WASHINGTON -- The Obama administration is working hard to clear the pending free trade deal with South Korea through Congress this spring so as not to lag behind the European Union, which ratified a similar deal with Seoul set to take effect in July, the chief U.S. trade official has said.
"The EU-Korea trade agreement is scheduled to take effect on July 1 of this year," U.S. Trade Representative Ron Kirk told the Texas Chamber of Commerce in Austin on Friday, according to a transcript released by his office. "The moment that agreement goes into effect, tariffs on thousands of European exports will be reduced or eliminated, potentially putting American producers at a competitive disadvantage if tariffs on U.S. products remain in place. We don't want that to happen, so we're working hard to win approval from Congress this spring."
South Korea's National Assembly is moving to approve the free trade deal with the EU so it could take effect on July 1 as scheduled.
"Korea is also moving toward trade agreements with its other trading partners like the EU, China, and Australia, whose exports compete against American goods and services in many sectors," Kirk said.
The South Korean legislature is awaiting U.S. Congress to approve the Korea FTA first to facilitate its ratification in South Korea, where the liberal major opposition party is set to oppose the trade deal despite the ruling party's majority in the 299-seat unicameral assembly.
Some Congressional Republicans want to consider the Korea FTA concurrently with similar deals with Colombia and Panama, but Kirk has dismissed that as "a huge mistake."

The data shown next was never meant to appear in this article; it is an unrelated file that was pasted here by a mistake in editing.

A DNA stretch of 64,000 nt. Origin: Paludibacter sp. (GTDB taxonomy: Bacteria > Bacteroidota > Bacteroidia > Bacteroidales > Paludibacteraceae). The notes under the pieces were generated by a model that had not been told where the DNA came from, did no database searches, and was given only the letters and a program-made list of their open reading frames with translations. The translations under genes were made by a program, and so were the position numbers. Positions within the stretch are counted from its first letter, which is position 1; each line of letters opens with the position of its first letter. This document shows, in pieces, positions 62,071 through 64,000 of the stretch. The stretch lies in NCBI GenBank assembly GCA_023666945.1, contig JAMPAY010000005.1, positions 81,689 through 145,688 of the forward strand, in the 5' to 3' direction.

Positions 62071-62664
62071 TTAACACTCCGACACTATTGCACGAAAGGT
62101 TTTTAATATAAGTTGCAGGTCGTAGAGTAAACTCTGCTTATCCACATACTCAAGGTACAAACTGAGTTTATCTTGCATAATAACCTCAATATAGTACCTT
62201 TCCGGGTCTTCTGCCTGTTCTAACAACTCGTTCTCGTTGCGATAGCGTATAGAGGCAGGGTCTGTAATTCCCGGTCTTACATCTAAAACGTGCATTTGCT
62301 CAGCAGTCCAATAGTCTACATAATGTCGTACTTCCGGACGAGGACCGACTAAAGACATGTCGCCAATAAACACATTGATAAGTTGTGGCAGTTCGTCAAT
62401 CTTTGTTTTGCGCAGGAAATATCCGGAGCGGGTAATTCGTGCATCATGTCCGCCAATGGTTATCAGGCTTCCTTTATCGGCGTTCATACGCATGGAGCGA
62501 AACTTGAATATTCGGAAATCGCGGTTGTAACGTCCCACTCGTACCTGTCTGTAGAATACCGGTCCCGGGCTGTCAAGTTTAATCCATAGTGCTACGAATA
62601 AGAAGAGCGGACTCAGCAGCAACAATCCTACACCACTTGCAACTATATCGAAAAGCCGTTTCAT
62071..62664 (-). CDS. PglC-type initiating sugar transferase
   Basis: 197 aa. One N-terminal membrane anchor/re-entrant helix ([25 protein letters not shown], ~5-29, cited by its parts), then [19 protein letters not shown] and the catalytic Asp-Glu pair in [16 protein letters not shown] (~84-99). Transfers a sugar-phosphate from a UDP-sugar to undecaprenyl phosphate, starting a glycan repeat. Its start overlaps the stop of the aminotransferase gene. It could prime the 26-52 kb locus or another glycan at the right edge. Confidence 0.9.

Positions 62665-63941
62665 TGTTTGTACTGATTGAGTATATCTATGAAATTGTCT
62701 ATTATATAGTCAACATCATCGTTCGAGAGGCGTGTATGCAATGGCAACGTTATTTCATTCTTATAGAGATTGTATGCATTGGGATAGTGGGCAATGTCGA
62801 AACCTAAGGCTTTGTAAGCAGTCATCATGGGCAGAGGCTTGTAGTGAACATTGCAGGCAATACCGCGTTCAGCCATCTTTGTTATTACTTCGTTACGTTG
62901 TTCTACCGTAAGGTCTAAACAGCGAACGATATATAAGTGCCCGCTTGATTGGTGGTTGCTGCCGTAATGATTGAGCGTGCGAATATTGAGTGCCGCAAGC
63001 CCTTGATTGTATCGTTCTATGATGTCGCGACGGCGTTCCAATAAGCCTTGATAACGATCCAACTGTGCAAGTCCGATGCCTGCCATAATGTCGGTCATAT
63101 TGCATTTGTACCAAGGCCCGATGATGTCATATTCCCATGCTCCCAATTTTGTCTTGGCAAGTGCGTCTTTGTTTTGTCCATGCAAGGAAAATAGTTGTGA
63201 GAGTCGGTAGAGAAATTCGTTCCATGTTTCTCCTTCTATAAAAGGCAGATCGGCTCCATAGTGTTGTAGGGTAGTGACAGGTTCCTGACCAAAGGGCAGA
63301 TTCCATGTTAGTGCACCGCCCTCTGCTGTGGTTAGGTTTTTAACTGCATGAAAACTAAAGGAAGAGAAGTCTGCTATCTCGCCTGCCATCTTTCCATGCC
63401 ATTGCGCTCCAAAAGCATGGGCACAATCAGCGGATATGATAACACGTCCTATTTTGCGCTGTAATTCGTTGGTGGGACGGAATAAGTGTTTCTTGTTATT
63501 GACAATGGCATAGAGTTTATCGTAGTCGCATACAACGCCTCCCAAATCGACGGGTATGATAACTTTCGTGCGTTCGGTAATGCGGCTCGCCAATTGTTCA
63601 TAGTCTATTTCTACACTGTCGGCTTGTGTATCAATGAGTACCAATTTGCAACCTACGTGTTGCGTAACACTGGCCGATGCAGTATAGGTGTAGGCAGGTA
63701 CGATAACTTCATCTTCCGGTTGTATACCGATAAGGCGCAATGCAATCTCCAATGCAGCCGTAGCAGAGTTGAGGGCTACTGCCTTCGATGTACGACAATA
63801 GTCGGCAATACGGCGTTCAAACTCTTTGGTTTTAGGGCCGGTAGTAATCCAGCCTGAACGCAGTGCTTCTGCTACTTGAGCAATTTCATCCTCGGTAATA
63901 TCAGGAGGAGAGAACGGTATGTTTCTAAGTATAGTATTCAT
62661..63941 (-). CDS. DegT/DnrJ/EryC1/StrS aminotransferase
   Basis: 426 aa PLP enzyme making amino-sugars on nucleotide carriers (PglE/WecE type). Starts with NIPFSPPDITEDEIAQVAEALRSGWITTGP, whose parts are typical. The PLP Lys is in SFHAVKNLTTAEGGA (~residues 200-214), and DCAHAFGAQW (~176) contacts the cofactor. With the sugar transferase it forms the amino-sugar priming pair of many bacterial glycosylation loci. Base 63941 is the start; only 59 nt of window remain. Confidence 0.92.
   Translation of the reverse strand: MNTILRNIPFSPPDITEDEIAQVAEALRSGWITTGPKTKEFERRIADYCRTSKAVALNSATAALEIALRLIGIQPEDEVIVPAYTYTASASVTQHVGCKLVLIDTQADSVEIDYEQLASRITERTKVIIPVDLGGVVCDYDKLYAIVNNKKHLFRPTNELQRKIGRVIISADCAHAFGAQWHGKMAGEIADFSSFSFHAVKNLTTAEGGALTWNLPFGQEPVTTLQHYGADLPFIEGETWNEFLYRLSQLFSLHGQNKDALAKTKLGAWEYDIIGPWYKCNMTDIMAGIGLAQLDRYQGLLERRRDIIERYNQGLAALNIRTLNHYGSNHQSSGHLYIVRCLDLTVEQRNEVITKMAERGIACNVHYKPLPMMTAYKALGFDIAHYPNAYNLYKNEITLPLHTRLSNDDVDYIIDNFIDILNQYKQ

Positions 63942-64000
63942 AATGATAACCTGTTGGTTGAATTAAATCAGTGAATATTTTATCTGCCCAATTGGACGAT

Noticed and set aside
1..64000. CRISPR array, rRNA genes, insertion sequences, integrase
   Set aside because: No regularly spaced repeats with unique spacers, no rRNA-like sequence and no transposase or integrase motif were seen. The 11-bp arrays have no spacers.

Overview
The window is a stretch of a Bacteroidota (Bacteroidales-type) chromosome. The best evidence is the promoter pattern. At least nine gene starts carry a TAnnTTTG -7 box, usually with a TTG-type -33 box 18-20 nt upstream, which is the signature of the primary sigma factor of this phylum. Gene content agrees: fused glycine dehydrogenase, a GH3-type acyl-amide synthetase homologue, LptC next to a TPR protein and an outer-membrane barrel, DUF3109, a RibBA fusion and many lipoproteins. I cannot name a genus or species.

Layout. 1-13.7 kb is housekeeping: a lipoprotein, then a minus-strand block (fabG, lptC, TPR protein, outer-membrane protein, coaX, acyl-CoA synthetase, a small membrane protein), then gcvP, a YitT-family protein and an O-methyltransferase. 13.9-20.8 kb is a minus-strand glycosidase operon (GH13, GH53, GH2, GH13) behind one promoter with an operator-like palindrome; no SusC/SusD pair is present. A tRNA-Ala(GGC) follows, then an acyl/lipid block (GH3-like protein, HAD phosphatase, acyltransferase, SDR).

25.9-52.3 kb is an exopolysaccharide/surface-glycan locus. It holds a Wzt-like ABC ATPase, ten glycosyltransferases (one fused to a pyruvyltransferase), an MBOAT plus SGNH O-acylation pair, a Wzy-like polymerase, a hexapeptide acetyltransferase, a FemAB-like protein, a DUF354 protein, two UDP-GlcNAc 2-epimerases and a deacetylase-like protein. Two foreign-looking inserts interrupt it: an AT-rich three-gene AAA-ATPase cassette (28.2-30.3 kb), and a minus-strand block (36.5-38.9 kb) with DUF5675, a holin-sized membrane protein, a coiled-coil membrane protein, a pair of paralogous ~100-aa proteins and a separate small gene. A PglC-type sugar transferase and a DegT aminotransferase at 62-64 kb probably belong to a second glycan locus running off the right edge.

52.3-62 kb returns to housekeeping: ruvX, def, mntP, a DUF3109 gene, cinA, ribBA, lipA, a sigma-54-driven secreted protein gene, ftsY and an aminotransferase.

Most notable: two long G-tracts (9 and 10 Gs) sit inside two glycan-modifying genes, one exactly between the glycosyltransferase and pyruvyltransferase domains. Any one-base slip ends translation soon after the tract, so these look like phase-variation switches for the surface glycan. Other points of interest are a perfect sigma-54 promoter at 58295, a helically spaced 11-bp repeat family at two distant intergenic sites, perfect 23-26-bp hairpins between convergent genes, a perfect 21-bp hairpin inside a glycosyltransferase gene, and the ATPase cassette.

The USTR is still negotiating with Panama and Colombia to discuss U.S. concerns over labor rights, alleged abuse of union leaders and some other issues so that they do not hinder the deals' passage through Congress.
Kirk said earlier this month that the Obama administration will present the revised Korea FTA first to lawmakers within weeks, hoping Congress will be able to approve it "this spring."
Seoul and Washington early this month exchanged a supplemental agreement reached in December to address U.S. concerns over lopsided auto trade, which has served as the biggest hurdle to getting congressional approval of the Korea FTA since it was signed in 2007 under the Bush administration.
The revised deal calls for a delayed phaseout of auto tariffs, among other things, in return for Washington's concessions on pork and medicine.
The Korea FTA was negotiated under the Trade Promotion Authority Act of 2002, which mandates Congress to vote yes or no without any amendments within 90 days of the deal's submission.
In a message to Congress attached to his budget for the 2012 fiscal year, Obama last week stressed the need for early ratification of the deal with South Korea as a means of creating jobs by doubling exports within five years.
In his State of the Union address last month, Obama also called on Congress to ratify the Korea FTA "as soon as possible," hoping the deal "will support at least 70,000 American jobs."
The U.S. International Trade Commission has said the Korea FTA will help South Korea increase shipments to the U.S. by $7 billion while enhancing U.S. exports to South Korea by $11 billion annually.
Some studies show the deal would increase annual two-way trade by more than $20 billion.
The U.S. goods trade deficit with South Korea was $10.6 billion in 2009, down $2.8 billion from 2008.